Pre-departure COVID-19 testing for all EU visitors and quarantine for the unvaccinated are the new entry rules the Italian Council of Ministers agreed upon on Tuesday.
The measures, that will take place from Dec. 16 to Jan. 31, allow authorities to request unvaccinated visitors to serve a 5-day quarantine upon entering the country.
Travelers coming from the EU, as well as those visiting from third-party nations, will have to present a negative COVID-19 test prior to departure to be permitted boarding.
“For those who also come from EU countries but are not vaccinated, it will not be enough to show the negative swab to circulate in Italy, but they will incur the obligation of quarantine,” announced the Ministers.
The decision has not been welcomed by the European Commission, which has pushed to maintain equal rules to travel across the EU.
“These individual decisions of the member states will damage … the trust of people that there are equal conditions everywhere in Europe,” said Commission vice president Vera Jourova in Brussels.
Tour operators in Italy have also expressed their discontent. According to several organizations, the new restrictions constitute “a fresh blow” to its already damaged sector, thus they have urged the government to provide “immediate and adequate compensation”.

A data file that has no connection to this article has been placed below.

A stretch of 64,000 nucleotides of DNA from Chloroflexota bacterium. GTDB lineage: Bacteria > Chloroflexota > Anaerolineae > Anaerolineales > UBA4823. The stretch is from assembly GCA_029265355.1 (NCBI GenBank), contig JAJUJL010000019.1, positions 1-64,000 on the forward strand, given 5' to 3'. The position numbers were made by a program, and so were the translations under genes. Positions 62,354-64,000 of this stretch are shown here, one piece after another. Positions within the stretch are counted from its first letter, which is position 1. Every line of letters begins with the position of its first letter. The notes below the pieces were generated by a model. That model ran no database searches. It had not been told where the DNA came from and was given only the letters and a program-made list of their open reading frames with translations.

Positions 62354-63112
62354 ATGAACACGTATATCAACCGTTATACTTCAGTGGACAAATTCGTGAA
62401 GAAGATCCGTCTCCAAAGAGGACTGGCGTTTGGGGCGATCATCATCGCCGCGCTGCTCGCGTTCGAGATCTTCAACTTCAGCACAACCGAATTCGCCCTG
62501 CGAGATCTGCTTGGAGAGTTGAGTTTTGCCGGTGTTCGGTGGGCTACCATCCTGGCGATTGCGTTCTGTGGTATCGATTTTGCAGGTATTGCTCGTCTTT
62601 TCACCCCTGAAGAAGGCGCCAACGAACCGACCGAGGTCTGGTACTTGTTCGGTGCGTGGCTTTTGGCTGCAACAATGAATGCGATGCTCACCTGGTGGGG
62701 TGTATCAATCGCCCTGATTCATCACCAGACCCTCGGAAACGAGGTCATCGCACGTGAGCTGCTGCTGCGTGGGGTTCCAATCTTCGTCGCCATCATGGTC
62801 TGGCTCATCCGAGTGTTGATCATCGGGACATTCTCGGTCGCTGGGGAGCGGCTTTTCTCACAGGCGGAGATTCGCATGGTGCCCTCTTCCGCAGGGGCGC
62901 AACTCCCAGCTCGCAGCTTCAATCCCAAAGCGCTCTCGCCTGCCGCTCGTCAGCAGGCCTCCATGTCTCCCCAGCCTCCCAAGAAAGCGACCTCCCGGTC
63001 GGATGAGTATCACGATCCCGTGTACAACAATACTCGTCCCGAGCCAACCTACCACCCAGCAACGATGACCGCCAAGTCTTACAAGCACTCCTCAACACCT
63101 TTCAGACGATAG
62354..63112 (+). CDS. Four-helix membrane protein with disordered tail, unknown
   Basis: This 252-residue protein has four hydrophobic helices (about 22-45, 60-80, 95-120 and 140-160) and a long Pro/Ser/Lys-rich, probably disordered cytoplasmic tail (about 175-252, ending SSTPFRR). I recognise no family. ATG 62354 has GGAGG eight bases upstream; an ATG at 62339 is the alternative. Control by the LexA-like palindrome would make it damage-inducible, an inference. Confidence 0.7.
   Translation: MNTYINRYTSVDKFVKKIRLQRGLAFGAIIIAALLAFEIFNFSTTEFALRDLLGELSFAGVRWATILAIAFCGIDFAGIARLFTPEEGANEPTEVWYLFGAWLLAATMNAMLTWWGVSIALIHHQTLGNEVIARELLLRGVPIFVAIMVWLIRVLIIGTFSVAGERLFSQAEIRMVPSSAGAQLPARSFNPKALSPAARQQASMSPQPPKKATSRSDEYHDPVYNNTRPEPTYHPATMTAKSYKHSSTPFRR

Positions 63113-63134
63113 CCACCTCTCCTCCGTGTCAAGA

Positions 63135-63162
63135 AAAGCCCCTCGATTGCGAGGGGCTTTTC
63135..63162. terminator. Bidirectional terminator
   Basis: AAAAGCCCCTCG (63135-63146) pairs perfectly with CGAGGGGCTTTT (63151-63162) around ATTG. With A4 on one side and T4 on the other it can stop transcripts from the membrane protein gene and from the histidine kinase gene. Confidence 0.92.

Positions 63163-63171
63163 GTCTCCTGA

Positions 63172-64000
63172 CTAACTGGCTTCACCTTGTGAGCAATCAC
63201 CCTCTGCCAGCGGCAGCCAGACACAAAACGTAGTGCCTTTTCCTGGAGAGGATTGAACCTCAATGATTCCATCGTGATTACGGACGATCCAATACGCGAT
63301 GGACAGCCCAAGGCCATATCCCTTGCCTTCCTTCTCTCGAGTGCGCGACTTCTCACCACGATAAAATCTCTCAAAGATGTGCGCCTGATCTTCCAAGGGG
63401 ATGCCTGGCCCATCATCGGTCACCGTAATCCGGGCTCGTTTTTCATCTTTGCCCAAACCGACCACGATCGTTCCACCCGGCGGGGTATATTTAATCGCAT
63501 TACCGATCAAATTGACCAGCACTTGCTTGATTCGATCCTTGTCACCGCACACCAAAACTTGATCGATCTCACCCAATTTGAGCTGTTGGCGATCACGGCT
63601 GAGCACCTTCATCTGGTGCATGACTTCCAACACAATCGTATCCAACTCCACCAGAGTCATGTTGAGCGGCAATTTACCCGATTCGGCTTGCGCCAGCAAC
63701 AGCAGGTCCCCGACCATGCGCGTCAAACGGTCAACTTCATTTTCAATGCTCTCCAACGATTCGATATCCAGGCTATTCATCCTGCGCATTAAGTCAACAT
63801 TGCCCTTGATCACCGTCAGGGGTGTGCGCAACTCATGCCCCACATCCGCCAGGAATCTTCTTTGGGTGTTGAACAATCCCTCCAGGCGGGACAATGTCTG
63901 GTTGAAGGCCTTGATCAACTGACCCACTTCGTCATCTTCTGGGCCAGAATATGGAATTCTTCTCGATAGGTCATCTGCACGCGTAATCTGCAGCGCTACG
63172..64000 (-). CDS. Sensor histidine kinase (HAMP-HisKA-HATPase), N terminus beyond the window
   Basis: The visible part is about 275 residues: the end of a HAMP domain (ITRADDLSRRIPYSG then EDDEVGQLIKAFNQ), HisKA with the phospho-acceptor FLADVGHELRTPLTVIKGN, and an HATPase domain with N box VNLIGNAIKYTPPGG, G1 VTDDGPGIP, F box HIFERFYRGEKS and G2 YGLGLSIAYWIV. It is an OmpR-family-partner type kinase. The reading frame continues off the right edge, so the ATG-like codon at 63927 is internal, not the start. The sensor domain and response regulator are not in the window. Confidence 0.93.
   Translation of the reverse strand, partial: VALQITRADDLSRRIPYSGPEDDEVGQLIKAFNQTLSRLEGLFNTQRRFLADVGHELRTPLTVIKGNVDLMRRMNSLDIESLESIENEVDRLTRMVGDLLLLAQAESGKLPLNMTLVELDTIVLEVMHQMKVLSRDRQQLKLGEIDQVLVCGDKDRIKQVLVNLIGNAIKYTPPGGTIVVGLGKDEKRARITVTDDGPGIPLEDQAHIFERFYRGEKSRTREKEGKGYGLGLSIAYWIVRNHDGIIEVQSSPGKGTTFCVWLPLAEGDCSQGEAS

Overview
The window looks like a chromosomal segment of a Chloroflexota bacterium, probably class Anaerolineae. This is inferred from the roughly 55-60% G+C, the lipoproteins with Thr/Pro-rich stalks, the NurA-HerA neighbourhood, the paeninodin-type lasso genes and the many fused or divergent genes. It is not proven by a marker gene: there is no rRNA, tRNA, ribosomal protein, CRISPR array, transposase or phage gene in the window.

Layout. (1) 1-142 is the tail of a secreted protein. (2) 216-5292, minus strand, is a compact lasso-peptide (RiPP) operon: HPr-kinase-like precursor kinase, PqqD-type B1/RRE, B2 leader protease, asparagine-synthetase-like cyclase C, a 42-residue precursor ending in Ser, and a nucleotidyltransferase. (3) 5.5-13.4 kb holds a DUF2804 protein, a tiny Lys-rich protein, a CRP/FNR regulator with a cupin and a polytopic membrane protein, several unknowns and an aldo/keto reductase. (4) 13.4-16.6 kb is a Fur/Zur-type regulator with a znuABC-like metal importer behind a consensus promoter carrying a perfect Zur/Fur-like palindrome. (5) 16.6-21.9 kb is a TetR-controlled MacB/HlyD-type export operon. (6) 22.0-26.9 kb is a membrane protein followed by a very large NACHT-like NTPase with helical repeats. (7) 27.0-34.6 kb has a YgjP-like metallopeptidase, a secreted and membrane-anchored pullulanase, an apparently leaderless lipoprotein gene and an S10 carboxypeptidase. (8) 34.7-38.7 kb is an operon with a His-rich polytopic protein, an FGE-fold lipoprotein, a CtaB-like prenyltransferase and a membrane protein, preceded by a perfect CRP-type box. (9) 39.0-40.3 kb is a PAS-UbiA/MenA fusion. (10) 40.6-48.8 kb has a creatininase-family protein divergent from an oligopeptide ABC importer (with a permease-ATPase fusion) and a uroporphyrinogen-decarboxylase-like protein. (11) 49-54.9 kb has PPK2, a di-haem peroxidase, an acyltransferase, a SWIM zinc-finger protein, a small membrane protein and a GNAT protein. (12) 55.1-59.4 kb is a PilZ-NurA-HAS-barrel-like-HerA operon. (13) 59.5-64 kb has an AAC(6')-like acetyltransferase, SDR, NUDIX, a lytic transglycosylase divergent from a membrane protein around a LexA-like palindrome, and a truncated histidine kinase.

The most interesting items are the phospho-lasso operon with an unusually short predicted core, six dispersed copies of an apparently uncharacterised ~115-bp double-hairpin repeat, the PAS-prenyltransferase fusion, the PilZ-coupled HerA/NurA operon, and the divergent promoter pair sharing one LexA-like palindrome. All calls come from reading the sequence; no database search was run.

The State of Emergency was also extended until March 31, 2022.
Along with it, the government also approved the obligation to continue using the “super Green pass” to attend indoor restaurants, cinemas, stadiums and other venues in white zones at least until March 31.
Regardless of the criticism, Italy’s decisions are supported by solid epidemiological data.
Last Monday, the US Centers for Disease Control and Prevention added Italy to its highest-risk category for travel, along with Greenland and Mauritius in Africa.
According to the European Centre for Disease Prevention and Control (ECDC), the country has registered 27 Omicron cases thus far.
Since February 2020, Italy has reported 5,258,886 cases and 135,049 deaths.